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Then We Came to the End: A Novel Hardcover – March 1, 2007
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From Publishers Weekly
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Top Customer Reviews
I understand it, and people who hated it aren't wrong. I'd like to address these criticisms later, so please stick with me.
The positive reviews I've read about "Then We Came To The End" are mostly spot-on -- but without giving it away, they don't consistently convey WHY this amusing, touching and ultimately tender book soars - at least for me.
It's the ending.
The last 20 pages of Joshua Ferris's book twisted and turned me in every direction. But it's THE VERY LAST LINE -- (DON'T CHEAT) -- that catapulted me into the universe with the most glorious twist of all.
Many writers searching for something to leave behind that feels ironic or profound -- I'm sorry -- in my view, they just don't know how to end their books. I say this as a consumer who's a voracious reader. Their last pages feel quietly pretentious -- or a little too contemplative or optimistic. Even great literature - especially prize-winning literature - can be so tortuous in construction or over-reaching in their efforts to convey some grand message -- that they feel like work, with sentences so mind-numbing that you need a dictionary and a level of concentration akin to taking a bar exam.
"Then We Came To The End" may not be considered great literature, but it's euphoric. It's wonderful. It underscores that nebulous "thing" that makes the office dull and robotic -- but also vital and vibrant, essential to our lives. The book makes me question, admire and dismiss -- all at once -- why I put up with so much " s***," why I find great satisfaction in my work on one day and why I hate everything the next.Read more ›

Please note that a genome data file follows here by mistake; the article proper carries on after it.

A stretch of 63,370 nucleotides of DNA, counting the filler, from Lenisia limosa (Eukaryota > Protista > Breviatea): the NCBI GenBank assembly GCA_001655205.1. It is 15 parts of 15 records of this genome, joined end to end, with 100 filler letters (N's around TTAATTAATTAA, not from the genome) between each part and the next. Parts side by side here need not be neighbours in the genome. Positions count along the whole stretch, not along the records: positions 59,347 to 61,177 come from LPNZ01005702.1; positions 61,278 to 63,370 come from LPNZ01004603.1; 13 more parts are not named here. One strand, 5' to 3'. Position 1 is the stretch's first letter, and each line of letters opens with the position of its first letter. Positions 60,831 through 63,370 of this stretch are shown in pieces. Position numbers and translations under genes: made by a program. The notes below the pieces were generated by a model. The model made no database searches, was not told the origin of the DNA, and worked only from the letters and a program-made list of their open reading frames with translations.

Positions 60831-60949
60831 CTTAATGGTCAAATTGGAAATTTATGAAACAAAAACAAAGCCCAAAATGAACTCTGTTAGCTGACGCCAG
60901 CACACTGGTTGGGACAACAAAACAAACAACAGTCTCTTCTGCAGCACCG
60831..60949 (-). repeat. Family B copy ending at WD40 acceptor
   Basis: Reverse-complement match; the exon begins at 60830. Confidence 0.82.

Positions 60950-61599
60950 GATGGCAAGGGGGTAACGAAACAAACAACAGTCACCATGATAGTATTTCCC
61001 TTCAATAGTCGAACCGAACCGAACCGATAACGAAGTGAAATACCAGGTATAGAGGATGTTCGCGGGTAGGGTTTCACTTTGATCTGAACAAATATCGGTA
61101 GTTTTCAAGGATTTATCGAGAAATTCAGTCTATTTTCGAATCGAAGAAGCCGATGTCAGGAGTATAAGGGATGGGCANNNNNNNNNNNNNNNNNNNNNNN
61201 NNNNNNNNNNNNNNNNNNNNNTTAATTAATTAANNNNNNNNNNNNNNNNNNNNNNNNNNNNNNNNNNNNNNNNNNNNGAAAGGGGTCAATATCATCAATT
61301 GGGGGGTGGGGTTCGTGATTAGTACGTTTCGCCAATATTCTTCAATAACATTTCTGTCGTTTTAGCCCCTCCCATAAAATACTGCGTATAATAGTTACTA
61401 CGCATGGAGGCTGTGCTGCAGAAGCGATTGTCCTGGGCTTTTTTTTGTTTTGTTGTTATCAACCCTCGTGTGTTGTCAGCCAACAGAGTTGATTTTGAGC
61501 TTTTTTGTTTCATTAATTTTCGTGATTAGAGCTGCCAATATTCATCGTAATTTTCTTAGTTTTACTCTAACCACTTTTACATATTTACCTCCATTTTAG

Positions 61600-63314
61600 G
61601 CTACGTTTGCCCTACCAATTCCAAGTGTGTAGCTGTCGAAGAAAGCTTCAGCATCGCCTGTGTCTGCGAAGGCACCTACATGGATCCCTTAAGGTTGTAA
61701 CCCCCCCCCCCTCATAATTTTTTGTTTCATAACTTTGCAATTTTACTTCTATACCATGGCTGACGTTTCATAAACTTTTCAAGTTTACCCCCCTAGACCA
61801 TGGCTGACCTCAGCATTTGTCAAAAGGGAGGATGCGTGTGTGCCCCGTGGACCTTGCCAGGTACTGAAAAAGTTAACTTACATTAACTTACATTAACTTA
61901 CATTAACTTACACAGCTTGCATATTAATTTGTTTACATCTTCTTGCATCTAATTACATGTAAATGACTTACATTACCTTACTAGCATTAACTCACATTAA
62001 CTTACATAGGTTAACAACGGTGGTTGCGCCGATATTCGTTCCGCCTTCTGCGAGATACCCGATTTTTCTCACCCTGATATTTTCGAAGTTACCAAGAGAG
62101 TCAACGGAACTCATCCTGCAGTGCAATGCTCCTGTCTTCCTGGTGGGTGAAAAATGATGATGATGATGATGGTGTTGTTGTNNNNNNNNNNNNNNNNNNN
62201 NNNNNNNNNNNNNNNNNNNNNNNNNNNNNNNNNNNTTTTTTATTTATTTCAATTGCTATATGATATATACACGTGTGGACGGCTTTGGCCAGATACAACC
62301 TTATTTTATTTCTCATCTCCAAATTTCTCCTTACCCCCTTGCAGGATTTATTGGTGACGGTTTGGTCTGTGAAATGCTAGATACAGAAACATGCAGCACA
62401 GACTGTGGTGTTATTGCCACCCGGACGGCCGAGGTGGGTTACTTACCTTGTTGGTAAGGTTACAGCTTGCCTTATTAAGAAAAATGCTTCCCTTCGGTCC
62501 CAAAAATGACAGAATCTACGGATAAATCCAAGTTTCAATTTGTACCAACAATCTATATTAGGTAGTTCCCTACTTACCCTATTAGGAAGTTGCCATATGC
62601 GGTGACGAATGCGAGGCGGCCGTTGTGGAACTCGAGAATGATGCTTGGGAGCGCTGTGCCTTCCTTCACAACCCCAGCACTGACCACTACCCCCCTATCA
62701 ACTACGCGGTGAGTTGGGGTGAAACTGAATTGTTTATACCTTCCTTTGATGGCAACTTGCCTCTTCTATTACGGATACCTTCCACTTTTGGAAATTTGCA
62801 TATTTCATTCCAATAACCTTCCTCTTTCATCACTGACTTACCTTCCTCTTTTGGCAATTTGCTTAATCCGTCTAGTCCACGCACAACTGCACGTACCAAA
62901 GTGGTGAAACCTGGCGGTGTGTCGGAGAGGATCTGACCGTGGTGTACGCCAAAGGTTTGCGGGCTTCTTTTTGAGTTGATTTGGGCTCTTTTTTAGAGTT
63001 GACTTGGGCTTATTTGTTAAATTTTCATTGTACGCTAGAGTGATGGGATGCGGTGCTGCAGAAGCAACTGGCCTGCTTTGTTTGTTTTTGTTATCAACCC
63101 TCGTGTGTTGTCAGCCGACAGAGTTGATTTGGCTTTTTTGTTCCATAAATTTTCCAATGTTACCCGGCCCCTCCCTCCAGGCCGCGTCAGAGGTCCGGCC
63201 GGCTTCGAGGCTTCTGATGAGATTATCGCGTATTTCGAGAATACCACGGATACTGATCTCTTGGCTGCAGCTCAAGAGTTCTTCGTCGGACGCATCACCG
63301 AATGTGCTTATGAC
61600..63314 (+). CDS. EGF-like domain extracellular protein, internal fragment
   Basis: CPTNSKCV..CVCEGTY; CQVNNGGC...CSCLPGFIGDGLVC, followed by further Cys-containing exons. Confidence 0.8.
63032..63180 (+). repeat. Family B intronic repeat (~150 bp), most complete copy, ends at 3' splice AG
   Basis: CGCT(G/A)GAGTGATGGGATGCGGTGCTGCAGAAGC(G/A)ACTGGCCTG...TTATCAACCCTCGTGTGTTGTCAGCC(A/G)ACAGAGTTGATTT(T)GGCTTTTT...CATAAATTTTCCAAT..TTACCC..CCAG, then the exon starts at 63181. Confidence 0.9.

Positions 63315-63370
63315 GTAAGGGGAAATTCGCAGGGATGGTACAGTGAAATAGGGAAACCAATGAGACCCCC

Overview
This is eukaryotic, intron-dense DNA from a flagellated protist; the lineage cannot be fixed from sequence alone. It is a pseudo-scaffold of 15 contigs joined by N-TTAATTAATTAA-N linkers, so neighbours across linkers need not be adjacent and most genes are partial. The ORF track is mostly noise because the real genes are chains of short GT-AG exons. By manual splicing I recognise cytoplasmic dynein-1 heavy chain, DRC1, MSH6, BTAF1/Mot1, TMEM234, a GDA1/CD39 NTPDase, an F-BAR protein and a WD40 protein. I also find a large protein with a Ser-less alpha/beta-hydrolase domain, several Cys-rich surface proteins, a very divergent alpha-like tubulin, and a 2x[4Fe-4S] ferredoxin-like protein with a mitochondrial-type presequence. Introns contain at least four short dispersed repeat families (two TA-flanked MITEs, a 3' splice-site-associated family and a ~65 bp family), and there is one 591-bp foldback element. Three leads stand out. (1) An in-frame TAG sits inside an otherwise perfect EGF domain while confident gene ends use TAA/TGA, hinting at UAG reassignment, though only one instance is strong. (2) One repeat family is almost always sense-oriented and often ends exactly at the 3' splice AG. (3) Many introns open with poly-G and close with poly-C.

As the 21st Century begins, the billings of the agency decline precipitously and being fired or fear of being fired soon becomes a dark undercurrent that runs through everything else that happens in offices and cubicles of the agency's creative staff. As the novel progresses one learns more and more about the quirks and mannerism these hapless folks. Their humanity becomes quite real. If the reader will allow it, you can find yourself actually caring about the individuals that the narrator tells you about. Those of us that are or were knowledge workers will have a haunting sense of familiarity about the people and situations described in this book.
Joshua Ferris has an ear for dialogue and an understanding of emotions that is quite impressive. This reviewer likes his style and the way he structured this novel.
Most Recent Customer Reviews
If you like Office Space and The Office, this is the perfect book for you. Same office dynamics, yet more in depth look at the corporate world and the life of the cubicle dwellers. Read morePublished 5 days ago by Martin Miliev
Slow to get into, but interesting and clever at parts. A good 3.5 stars. X x a b c dPublished 23 days ago by C. Schuster
An intriguing read that always causes you to wonder. It is written in a way that I think we can all relate to, listening to people tell their own stories and envisioning the... Read morePublished 29 days ago by Austin Wagner
My goodness, this was like sharing an office with these folks for about a year. Or two. Really, a book 1/3 the length of this one could have achieved the same result. Read morePublished 4 months ago by Cascadiana
I cannot write a review because it was a gift for a friend.
He said the book is excellent.
Read this over the Christmas break. It was very entertaining and would have been funnier if I wasn't currently living in a similar world.Published 7 months ago by A. Peltier
Of all of the workplace/economy/mid-life/middle-class-manners books I've read the past few years, this is by far my favorite. Read morePublished 8 months ago by Pop Bop
Tedious and lacking any purpose. I was hoping for some revelation at the end as hinted in the book's title but this non-story just ended. Read morePublished 10 months ago by self